Just to get a rough idea, when you add that $3,750 yard care savings to our utility savings of $7,750, we’re already up to $11,500 in annual savings! So even if you take $1,500 out of that for various start-up yard stuff here (the tree trimming we’ve had done, some plants we added, and some pine straw we thickened in some areas), that’s still a giant difference in money going out the door ($10,000 dollars! every year!!). Plus many of those things won’t be annual expenses (like our initial landscaping and tree-maintenance).
This one is less about having downsized and more about where we downsized to. As I mentioned above, we sought out a place that was extremely walkable so that we could reach shops, restaurants, parks, and the beach without getting in our car. We lucked out in finding a spot that met that criteria and, apart from big trips to the grocery store (for more bags than we could carry home), or longer trips to a big box store (like Target), we have tons of stuff we can get to on foot or by bike.
Moving also eliminated the need to drive back-and-forth between our house in Richmond and our beach houses in Cape Charles. Round trip that was about 300 miles, which added up to about 5 hours total – and $30 in tolls each time! During the heaviest parts of our renovations were doing that trip 2 to 4 times per month. So between that and our regular driving around town, we spent over $3,250 in gas & tolls in 2019.
For comparison, in the last six months we’ve only spent $310 on gas. In half a year! That calculates out to around $620 for the year, which leads to an approximate savings of around $2,600 annually. We realize some of this reduced driving is also attributable to the coronavirus, so it’s not a perfect comparison to 2019. I know lots of us have cut back on our normal driving habits because of things like remote working, fewer in-person errands, canceling travel, etc – but whatever the cause, it feels good to go for days without getting into our car. Plus it brings our approximate annual savings to $12,600 across those three categories! That’s $126,000 every ten years!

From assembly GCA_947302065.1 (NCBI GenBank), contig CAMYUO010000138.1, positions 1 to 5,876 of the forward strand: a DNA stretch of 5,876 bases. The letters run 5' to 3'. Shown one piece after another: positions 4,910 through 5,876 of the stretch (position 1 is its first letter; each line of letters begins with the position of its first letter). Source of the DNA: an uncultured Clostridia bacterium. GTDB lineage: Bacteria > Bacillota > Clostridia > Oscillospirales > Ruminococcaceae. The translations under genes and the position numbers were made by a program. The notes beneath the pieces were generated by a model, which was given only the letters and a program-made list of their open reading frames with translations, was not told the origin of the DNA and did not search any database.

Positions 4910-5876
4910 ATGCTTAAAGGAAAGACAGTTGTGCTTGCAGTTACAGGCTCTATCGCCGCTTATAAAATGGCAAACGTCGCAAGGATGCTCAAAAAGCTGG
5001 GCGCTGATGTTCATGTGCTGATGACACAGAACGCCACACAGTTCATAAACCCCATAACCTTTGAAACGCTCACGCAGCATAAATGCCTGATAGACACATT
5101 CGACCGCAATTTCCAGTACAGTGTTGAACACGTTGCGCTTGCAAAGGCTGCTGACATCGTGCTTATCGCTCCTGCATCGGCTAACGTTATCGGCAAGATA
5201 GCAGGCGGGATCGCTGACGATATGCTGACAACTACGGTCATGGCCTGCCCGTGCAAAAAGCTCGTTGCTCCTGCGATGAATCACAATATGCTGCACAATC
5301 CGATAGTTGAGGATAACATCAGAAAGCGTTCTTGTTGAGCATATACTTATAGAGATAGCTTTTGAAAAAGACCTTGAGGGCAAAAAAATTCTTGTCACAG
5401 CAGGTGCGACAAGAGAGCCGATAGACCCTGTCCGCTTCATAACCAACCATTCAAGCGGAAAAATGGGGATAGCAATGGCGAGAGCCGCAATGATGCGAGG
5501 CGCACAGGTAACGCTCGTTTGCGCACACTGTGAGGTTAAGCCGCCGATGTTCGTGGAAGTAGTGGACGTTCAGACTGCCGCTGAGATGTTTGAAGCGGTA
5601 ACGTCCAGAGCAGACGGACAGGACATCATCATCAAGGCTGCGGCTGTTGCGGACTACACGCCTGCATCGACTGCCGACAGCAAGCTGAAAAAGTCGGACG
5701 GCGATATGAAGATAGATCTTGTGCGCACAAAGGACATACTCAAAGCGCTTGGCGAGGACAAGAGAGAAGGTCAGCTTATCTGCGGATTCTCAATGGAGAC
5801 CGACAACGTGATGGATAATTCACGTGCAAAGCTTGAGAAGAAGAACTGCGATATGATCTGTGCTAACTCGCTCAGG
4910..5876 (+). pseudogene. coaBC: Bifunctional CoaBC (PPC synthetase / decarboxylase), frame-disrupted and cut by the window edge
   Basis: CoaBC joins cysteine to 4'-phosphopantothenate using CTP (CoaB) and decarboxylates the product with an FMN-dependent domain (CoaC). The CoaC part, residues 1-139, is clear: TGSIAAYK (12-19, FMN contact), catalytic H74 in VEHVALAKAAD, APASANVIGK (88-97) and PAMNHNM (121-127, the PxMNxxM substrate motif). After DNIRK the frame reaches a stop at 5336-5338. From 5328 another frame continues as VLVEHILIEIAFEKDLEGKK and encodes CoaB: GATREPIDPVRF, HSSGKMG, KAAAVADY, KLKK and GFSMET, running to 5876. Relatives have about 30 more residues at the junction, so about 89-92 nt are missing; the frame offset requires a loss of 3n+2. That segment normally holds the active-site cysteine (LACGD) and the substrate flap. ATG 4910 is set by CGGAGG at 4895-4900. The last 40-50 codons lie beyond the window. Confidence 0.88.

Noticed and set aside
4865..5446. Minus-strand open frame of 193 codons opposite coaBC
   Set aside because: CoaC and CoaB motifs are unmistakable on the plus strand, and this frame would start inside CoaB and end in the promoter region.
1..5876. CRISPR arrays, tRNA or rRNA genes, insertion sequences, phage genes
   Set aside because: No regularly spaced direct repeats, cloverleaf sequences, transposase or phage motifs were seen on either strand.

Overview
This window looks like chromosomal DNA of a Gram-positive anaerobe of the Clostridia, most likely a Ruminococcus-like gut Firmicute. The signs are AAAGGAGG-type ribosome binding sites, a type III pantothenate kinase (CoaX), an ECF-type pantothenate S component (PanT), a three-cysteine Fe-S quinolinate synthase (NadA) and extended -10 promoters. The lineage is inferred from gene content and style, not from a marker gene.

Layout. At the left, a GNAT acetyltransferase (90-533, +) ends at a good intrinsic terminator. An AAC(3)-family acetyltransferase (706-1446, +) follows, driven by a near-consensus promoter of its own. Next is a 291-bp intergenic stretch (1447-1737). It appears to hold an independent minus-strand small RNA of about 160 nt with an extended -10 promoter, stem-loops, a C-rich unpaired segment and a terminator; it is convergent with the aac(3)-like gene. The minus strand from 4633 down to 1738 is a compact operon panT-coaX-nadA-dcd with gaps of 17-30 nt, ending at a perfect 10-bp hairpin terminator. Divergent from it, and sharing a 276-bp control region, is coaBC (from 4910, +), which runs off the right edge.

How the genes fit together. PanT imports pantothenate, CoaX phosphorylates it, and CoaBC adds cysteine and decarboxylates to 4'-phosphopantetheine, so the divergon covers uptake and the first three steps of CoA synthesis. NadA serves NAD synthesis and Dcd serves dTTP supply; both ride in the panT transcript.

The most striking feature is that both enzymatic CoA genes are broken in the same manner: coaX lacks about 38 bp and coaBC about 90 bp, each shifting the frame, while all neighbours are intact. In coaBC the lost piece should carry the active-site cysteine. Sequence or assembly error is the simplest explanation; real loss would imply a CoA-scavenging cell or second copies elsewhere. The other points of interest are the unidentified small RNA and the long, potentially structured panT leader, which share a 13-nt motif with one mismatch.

A Quick Money Disclaimer
I’ll wrap up this money section with a quick disclaimer that this move isn’t saving us money in every aspect of life. One thing that has ended up being more expensive here is food (oh how we miss Aldi! But there’s a rumor one is coming, so Sherry’s basically holding her breath for that) but with such big savings in other areas like the ones outlined above, it’s definitely an overwhelmingly positive change. I will say that it’s definitely worth doing a bit more research before assuming that all of your bills will go down just by moving to a smaller house – especially if that house is in a new area.
So, What Are The Challenges Of Downsizing?
Earlier I said there have been two things about downsizing that I’d characterize as challenges, not because they’re insurmountable (they’re not) but simply because they require some active work and attention on an ongoing basis. But like… so do lots of other worthwhile things (kids, relationships, plants, maybe crystals? Don’t you have to talk nicely to those?). So neither of these things are deal-breakers in the least – and they’re both things that you completely adjust to over time, but I’m always a fan of being thorough (hence how long this post has become). So here we go:
#1. Bulk Storage Space Is Nonexistent
When you have just the space that you use and need – it’s great! You don’t spend time heating and cooling a room you don’t use, or money filling it with furniture that you never sit on (like our rarely used dining room in our last house that mostly just became a holding area for stuff we had to bring to the duplex or beach house – or things that we wanted to donate). That being said, in our much smaller home without extra rooms… there is zero space to dump things that you want to deal with later.